Cover Crop

Feeding our Soil at KFF

Cover Crop

Rye and Vetch cover crop

Solar lignified carbon sequestration fertilization.

 

Yes, it’s a mouthful. And yes, it’s what we do here at KFF with our cover crops. Cover crops, which are crops that are grown to feed, protect and cover the soil, play an integral role here in our strategy to bring you the best food possible.

 

What cover crops help us to do is feed the six billion little protozoa, microbes, mites, rotifers, tardigrades, earthworms, beetles, and bacteria that inhabit every square foot of soil. If a healthy food chain is kept going, which starts with feeding these tiny critters, the long term effect is that the natural predators tend to outcompete the bad bugs. Which in turn means that we have healthier, happier plants.

 

Our cover crop season starts in mid-August  when we start seeding down the spring fields to rye, vetch and clover. These will germinate in the fall and grow about 5 to 10 inches before winter, then lay dormant till the spring.  We’ll continue to seed this mix as the different fields are done until into November.

A no-till seeder used to put some of our cover crop in

 

For fields that we will be using first thing in the spring, for things such as spring greens and roots, we tend to go with a oats/field peas mix; this combo grows super fast in the fall, putting on as much as 2 feet of growth, and then winter kills. What is left over after the winter is a thin mat of vegetation that protects the soil from the driving winter rains and winds.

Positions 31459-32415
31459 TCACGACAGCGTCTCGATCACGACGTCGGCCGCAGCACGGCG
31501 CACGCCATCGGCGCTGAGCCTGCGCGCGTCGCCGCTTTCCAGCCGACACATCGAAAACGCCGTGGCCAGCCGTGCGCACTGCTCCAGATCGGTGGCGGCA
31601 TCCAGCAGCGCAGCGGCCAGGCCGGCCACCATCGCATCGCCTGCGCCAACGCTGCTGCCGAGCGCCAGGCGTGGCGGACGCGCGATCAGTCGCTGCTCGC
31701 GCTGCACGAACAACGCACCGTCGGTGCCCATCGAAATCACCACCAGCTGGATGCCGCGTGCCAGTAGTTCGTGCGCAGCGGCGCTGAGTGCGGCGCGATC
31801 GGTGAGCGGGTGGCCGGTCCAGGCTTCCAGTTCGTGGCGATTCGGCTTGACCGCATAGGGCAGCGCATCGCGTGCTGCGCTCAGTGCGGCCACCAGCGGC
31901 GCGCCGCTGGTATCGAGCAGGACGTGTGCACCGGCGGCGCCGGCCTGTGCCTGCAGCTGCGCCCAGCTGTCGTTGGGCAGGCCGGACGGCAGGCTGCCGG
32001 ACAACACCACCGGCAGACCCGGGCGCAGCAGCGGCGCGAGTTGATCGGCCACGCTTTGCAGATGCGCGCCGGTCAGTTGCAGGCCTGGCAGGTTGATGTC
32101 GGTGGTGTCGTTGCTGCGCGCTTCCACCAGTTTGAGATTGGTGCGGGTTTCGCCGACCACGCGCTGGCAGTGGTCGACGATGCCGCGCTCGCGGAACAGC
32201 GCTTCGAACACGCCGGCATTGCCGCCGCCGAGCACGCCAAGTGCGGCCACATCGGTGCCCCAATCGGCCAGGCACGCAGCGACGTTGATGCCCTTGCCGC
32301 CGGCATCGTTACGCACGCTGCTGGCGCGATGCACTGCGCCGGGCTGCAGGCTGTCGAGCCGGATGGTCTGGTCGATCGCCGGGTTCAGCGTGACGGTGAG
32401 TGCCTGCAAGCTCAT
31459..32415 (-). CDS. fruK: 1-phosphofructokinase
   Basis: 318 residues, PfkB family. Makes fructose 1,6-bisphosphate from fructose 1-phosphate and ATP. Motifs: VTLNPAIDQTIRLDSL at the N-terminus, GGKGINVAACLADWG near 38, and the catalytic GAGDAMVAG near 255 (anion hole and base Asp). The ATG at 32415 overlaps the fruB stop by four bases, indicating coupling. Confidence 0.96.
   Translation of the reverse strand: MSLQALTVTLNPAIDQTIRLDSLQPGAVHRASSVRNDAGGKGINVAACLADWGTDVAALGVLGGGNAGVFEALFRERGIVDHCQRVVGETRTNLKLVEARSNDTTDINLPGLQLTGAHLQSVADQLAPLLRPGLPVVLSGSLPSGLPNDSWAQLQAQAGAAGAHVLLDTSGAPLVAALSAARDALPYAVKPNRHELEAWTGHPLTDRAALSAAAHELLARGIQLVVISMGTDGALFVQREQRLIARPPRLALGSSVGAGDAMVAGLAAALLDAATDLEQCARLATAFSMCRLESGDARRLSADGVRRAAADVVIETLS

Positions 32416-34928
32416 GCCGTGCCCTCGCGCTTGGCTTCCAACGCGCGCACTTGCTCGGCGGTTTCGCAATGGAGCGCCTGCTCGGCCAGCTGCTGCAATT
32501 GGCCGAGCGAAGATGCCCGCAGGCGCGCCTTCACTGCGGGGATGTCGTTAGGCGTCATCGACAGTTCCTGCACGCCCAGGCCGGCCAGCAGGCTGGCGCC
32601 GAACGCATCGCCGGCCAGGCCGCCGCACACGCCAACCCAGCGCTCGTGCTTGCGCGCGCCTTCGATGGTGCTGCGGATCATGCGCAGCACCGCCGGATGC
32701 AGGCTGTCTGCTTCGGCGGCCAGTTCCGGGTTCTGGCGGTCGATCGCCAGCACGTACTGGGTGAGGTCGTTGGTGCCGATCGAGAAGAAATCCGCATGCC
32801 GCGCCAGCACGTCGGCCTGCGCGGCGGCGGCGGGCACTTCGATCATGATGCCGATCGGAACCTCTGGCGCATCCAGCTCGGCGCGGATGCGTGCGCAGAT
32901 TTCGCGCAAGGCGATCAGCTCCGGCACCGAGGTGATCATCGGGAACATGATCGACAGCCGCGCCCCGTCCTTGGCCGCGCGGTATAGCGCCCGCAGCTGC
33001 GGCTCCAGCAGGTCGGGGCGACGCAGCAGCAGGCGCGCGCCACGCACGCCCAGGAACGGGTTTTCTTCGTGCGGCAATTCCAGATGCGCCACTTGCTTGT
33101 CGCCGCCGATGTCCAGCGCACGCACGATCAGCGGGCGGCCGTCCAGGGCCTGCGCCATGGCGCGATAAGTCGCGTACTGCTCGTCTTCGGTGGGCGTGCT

rye after the snowmelt- will start really putting on growth as the days warm up

Come spring, the rye, vetch and clover wakes up and starts growing. The fields that were planted to oats/peas, we’ll chisel and plant our spring crops. The rye is just heading out right now, by the end of the week, we’ll start mowing and baling it for our summer mulch supply. After the rye comes off, the clover and vetch will come back, giving us a cover crop that we can continue to mow the entire summer. And with every mowing we’re putting more green matter on the soil surface for our little friends. The rye that we bale, we’ll chop down between beds of onions, tomatoes, peppers, kale, chard. This protects the soil from the sun, rain, and wind, and also feeds our little friends down under.

using an old flail chopper to mow cover crop down